This is an old article from EDGE magazine which I had obviously liked enough to save the complete webpages to my hard drive – Ico is one of my favourite games after all. I don’t believe the article is still available online so I am reposting it here.
Given its function as both a prison and site of ritual child sacrifice, Ico’s castle is disarmingly picturesque. The setting achieves balance through contrasts; dank, moss-speckled chambers open out on sunlight-warmed courtyards. Its atmosphere teeters between comforting and oppressive, the familiar and the otherworldly. Still it remains one of the most coherent game spaces ever created: providing glimpses of areas already explored and others yet to be visited, the castle’s convincingly pragmatic architecture sets the imagination racing at what long-dead occupants may have used each area for. As game designers increasingly lean upon the narrative crutch of audio logs to deliver historical context, it’s refreshing to explore a world in which ghosts are conjured with the most subtle design touches.
“Things that have a history just by themselves tell us so much about them from the damage and tarnish due to deterioration,” the castle’s real-world architect, Team Ico creative director Fumito Ueda, tells us. “What’s appealing about that is that it evokes imagination, I think. It makes you wonder what kind of history it’s got. “I didn’t want the player to think that these were levels created by designers. I wanted them to believe that beyond their screen was a castle that had existed for a very, very long time, which was built by someone they didn’t know.”
It’s easy to fall under Ueda’s spell. Here stands a crumbling ruin whose macabre purpose haunts its empty chambers, and yet the place evokes childhood trips to real castles as you clamber through disintegrating merlons and leap gaps in gangways long since reclaimed by the sea.
“We removed unnecessary objects and elements as much as possible so that everything would fit in a small space,” Ueda continues. “We hated these objects that were very unnaturally placed in levels just for the sake of level design, so we removed them as well. For example, in Ico we don’t have invisible walls that would normally prevent the player character from falling off. And when we really needed those walls, we made them look very convincing.”
Though it may come as a surprise, given the obvious care invested in the castle’s realisation, Ueda admits that he and his team didn’t go out and scout real locations. “Everything in the game was a product of our imagination,” he says. He credits the work of artists such as French etcher Gérard Trignac, who trained as an architect, as a particularly valuable source of inspiration.
Ico’s minimalist audio design allows environmental noises to create their own emotional cues: the sea battering jagged cliffs far below; the echoing footsteps of a young boy dwarfed by high vaulted ceilings; the complaining creeks of clockwork mechanisms activated after years of dormancy; the taunting cry of birds so easily able to escape the castle’s confines. So powerful is this mix of visual and aural stimuli that it manages to trigger sense memories as well. Move from the dim interiors to the gold-saturated exterior and you’ll swear you can feel the sunlight hit your skin. Less generous observers might consider the twin gatehouses – which stand at the end of long, high bridges at each side of the castle – nothing more than a thrifty reuse of assets. But whatever your take on having to navigate two near-identical spaces, their symmetry powerfully reinforces the believability of the castle.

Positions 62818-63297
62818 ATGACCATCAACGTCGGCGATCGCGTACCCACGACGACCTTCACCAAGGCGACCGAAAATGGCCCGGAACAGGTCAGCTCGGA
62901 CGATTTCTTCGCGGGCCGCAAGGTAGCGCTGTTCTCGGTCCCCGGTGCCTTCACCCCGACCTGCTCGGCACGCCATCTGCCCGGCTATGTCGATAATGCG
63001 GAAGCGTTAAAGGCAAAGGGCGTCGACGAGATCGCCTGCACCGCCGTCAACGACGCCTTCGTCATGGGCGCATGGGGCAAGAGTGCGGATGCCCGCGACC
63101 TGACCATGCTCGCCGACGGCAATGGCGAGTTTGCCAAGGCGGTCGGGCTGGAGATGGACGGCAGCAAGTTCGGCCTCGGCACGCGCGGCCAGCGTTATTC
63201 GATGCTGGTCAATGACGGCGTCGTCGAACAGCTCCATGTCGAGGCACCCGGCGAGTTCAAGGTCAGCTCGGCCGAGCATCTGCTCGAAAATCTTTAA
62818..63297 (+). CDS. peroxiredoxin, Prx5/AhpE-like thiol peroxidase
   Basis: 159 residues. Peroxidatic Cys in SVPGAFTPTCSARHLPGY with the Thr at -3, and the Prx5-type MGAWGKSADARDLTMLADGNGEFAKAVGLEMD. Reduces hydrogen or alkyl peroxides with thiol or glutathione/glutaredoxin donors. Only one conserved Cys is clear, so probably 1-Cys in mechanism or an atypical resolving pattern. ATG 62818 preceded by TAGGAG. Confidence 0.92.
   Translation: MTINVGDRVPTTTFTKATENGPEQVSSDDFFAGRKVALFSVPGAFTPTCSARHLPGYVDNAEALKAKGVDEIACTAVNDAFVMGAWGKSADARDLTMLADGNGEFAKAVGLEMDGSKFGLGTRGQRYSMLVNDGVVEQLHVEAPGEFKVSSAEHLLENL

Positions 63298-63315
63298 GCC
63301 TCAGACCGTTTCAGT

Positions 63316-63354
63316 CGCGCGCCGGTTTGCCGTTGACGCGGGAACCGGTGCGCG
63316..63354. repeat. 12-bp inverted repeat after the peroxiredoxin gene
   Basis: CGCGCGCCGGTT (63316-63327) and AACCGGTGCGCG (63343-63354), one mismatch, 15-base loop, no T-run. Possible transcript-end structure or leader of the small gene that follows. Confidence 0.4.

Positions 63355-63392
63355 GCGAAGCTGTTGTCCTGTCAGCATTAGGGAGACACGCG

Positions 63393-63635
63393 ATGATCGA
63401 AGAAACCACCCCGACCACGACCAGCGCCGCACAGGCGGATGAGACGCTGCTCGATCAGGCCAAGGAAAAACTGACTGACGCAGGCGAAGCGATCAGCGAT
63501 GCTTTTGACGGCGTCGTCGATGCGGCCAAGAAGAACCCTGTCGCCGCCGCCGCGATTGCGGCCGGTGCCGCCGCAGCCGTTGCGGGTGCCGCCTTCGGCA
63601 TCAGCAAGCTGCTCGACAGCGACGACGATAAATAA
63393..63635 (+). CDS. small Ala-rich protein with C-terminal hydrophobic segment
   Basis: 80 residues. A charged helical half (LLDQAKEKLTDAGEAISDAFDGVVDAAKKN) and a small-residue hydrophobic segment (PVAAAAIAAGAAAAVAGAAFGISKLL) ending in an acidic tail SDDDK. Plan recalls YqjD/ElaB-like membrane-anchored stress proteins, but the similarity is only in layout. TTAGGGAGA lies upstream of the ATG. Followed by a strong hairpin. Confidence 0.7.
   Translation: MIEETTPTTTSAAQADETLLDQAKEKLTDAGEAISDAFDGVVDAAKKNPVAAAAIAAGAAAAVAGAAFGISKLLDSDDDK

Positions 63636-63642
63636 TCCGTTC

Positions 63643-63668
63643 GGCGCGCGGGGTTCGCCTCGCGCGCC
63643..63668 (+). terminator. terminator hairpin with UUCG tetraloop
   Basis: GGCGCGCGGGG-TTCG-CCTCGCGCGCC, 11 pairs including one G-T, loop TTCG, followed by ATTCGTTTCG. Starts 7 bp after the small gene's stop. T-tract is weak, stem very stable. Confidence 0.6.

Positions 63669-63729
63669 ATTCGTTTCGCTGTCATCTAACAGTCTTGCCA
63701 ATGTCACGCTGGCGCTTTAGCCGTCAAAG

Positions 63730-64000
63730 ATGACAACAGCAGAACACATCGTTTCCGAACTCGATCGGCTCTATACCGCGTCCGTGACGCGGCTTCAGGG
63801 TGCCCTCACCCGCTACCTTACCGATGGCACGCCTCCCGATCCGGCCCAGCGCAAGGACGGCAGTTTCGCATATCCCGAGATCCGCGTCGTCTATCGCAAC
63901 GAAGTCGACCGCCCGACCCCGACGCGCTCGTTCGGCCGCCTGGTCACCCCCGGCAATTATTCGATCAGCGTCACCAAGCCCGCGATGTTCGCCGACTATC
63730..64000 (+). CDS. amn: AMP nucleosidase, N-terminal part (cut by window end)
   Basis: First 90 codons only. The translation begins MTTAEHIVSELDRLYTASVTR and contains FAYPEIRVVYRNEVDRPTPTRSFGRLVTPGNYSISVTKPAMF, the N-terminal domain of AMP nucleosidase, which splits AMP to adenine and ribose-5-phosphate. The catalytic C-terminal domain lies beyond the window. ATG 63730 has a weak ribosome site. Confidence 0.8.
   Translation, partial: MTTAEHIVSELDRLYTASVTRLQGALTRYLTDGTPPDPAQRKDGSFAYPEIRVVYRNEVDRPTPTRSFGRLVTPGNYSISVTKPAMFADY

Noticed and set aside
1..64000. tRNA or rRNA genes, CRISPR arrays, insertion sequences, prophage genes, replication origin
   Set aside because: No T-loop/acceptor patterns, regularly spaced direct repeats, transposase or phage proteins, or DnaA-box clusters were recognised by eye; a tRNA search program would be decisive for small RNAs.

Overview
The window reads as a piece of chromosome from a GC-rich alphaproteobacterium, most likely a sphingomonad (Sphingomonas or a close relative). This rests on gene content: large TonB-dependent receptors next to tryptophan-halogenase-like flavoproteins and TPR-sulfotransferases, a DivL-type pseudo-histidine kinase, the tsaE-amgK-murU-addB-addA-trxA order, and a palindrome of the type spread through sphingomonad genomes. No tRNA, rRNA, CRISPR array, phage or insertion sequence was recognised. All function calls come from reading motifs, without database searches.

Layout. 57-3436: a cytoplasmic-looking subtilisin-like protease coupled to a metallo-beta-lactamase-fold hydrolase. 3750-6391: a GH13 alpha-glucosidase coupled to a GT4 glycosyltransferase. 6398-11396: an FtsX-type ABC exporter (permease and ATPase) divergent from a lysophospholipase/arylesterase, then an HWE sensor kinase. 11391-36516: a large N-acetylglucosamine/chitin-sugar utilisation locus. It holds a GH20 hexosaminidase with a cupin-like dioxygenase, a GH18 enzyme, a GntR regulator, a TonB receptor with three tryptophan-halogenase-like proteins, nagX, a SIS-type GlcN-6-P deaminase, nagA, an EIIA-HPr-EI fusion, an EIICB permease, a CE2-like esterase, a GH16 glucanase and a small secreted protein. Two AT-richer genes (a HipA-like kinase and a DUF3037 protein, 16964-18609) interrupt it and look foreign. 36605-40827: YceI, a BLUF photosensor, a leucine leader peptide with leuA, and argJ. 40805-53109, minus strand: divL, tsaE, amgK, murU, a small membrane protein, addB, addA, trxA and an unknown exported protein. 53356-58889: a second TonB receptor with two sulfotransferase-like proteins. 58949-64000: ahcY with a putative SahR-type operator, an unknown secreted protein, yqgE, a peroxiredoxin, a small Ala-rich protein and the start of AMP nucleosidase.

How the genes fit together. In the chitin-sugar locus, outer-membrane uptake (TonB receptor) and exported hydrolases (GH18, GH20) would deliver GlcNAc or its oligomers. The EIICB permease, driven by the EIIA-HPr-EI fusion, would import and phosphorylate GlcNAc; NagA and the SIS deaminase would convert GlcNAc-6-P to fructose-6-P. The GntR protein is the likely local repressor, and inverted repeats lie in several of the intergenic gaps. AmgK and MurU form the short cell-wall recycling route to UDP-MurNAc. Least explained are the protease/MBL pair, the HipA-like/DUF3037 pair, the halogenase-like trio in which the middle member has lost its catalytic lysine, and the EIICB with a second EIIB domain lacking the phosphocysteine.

“The castle was constructed so that hopefully the player would always be aware of its entire structure while playing the game,” Ueda explains. “The architecture in Ico is the culmination of consistency in level and game design, and a pursuit of a perfect colour balance as well as a perfect amount of onscreen information.”
The disintegrating walls and design steeped in earthy naturalism belie one developer’s quest to realise perfection. The absence of mood-manipulating music or any kind of HUD further echo this approach, culminating in a virtual space which somehow feels as vivid in the memory as any real place visited – bar the odd shadow creature or explosive pot, of course. “The castle is not simply another background; we thought of it as a character,” Ueda stresses. “We actually treated it with extreme caution so that Ico and Yorda wouldn’t stick out.”
For all its majesty, however,and talk of French artists and plausible repetition, it’s Ueda’s concern for gameplay, not merely architecture, that informs the castle’s layout. He considers each challenge a level, and plotted the player’s complex route through the castle based on the difficulty each presented, the team carefully ensuring players’ experiences were balanced and consistent.
Nearly ten years after wedging that last virtual stone block in place, does Ueda wish he’d done anything differently? “I really do like the overall layout of the castle,” he says confidently. “It was not possible at the time, but I would have loved to take the detail of the formative design and the background animation a lot further, and create them with a lot more detail.”
In a very real sense, he will. Team Ico’s upcoming game The Last Guardian – also set in a fortress of mysterious origin, also featuring a boy and his companion – appears to be, at the very least, a spiritual successor to Ico. But until then we’ll happily make do with the sights, sounds and phantom sensations of Ico. It’s not often you get to visit the remains of a castle designed by a king.